Grafitti epidemic: 20,000 'tags' in 6 months

By Hannah Norton

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D Tag graffiti-buster Pomare Pou says tags in Whangarei are getting larger, and in harder-to-reach places. Photo / Michale Cunningham
D Tag graffiti-buster Pomare Pou says tags in Whangarei are getting larger, and in harder-to-reach places. Photo / Michale Cunningham

Whangarei is experiencing a graffiti epidemic in which more than 20,000 "tags" have had to be cleaned up in six months.

The volume has prompted local youth agency manager Lou Davis to call for the community to come together to look at the root causes of tagging with an emphasis on "fundamental values such as respecting others and other people's property".

"[As a community] we do need to get our heads together and look at how we can be more proactive rather than reactive - collectively [when dealing with tagging]," said Mr Davis, manager of Te Ora Hou Northland, the organisation that operates graffiti-removal business D Tag.

Latest figures released by the Whangarei District Council (WDC) show council workers removed 20,298 tags from around the district in the six months to July.

Council contractor D Tag is also reporting a high amount of larger tags, some more than 15m long, and many in hard-to-reach places.

"There's a trend of on-roof tagging at the moment, which makes a lot more safety issues [when it comes to removal]," D Tag graffiti-buster Pomare Pou said.

"There's [also] a lot of the bombing-type style - normally it's the scribbling. Now they are covering wide areas and it's really time-consuming to remove."

There was a whole raft of reasons as to why people tagged, including lack of respect for people's property and lack of a wider understanding of the effect tagging had on the community, Mr Davis said.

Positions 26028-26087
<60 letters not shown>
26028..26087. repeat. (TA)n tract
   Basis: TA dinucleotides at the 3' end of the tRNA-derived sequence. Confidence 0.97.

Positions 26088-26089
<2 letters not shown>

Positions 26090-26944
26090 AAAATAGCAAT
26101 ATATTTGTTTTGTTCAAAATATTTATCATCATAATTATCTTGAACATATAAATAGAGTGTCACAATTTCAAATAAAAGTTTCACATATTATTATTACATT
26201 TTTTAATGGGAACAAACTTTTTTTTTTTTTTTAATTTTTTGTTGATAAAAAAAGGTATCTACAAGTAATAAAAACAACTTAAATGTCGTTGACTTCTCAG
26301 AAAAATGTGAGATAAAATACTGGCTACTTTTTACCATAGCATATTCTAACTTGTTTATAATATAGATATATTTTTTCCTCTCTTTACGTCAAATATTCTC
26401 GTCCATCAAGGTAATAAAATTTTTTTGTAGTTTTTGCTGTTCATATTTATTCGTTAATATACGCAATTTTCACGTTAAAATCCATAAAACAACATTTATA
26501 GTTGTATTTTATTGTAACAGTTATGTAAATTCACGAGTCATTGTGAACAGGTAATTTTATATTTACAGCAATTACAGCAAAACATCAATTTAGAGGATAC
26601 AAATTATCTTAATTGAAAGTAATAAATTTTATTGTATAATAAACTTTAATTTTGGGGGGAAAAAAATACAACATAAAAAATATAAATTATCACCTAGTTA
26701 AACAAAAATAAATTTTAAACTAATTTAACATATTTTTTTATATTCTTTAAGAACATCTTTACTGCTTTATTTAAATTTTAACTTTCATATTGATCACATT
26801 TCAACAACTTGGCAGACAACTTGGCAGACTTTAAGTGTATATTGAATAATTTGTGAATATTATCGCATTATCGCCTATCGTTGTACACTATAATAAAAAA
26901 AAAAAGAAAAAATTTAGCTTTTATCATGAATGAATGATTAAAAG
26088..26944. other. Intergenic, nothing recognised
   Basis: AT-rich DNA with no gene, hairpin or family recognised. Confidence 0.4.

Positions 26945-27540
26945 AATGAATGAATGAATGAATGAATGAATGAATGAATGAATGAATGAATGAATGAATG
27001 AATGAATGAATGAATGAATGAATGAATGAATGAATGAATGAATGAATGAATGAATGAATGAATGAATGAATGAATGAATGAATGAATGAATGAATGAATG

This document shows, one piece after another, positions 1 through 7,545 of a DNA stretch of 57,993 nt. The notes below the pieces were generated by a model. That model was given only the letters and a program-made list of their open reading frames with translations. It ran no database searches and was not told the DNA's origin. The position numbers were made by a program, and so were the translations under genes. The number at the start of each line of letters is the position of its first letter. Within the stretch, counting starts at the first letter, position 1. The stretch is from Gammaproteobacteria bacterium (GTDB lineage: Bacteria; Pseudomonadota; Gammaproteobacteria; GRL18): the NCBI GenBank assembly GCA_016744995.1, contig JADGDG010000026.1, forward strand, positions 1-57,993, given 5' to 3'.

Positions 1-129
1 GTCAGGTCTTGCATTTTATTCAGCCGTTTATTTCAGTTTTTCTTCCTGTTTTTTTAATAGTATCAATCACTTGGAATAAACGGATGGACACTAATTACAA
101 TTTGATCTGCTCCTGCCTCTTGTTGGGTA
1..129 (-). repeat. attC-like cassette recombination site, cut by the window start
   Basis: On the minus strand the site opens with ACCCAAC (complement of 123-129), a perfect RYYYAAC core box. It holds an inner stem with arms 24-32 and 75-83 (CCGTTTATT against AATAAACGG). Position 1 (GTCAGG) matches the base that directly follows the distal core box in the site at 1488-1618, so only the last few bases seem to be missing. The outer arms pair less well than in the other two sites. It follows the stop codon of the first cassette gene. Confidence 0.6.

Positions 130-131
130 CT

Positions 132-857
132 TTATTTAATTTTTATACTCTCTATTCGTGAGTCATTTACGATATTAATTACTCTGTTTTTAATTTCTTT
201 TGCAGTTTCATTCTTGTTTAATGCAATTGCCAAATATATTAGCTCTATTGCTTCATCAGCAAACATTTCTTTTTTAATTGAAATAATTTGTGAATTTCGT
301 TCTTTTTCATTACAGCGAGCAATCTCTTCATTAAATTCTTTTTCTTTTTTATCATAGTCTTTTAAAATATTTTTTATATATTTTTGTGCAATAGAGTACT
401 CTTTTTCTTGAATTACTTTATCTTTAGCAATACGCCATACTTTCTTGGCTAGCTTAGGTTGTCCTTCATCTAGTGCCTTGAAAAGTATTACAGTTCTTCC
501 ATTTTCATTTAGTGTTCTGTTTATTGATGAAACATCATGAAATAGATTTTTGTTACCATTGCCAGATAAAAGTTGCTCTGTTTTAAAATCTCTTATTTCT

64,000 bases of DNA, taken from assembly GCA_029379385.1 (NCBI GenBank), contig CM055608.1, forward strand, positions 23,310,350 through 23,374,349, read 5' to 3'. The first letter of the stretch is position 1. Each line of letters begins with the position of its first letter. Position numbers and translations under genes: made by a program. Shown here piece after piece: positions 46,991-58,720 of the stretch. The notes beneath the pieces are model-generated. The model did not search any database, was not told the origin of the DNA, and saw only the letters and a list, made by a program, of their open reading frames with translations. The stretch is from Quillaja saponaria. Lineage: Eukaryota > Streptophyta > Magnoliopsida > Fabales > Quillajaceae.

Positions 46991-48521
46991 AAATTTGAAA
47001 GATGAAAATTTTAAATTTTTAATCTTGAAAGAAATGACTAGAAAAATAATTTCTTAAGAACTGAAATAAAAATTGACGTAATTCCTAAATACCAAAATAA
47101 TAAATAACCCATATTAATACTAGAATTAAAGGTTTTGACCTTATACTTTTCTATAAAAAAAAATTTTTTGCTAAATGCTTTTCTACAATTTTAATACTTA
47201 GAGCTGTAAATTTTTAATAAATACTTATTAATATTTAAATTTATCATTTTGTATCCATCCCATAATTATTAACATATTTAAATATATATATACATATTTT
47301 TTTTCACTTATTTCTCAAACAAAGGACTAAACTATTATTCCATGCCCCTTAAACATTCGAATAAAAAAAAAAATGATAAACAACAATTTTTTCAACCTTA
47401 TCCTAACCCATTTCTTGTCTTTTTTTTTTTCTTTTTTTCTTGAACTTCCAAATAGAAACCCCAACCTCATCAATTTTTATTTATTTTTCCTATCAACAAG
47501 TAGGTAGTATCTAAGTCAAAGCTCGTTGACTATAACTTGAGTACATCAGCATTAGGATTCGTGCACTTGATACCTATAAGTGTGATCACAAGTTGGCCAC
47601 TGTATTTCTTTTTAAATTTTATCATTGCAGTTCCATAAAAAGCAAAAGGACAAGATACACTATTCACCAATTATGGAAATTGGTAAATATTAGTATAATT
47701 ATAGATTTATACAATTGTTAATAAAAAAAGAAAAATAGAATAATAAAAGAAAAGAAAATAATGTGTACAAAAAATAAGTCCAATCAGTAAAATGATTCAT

He believed the problem needed to be tackled by the community as a whole, including whanau.

"[For example] are we keeping an eye on our young people - as parents, do we know where our kids are?"

In an attempt to catch taggers, D Tag, the council, Northpower and police are using the Stop Tags database - which allows police to have instant access to photos and information about tags around the district.

"At this stage we are very committed to - if we can - identifying the tagger and putting the information to police," WDC group manager district living Paul Dell said. "We are focused on our top 10 [taggers], and trying our best to curtail that.

"We continue to see high-density tagging with marker pens as an issue, particularly in the inner-city area, Regent, Kensington, Whau Valley (Kamo Bypass), Otangarei and Tikipunga."

That tagging was being attributed to the same group of youths who frequented those areas, Mr Dell said. "Commercial buildings are the predominant target, followed by private fences and council assets, such as bus shelters, parks and reserves, road barriers and signs, and public facilities."

WDC spokeswoman Ann Midson said it was difficult to put an exact figure on the cost of removing graffiti because tagging fell under the umbrella of vandalism, which included all forms of destruction of property.

The council spent $500,000 a year on measures to address vandalism, which included the cost of making things vandal-proof, with prevention techniques such as City Safe and security cameras, as well as the cost of cleaning up graffiti and repairing property, she said.

Other funding came from the Ministry of Justice with the likes of the Supervised Work Programme, under which youths helped clean up tags as part of community service. The programme had relationships with the Lion's Den Ministries and Te Ora Hou Whai Ake youth programme.

- Northern Advocate

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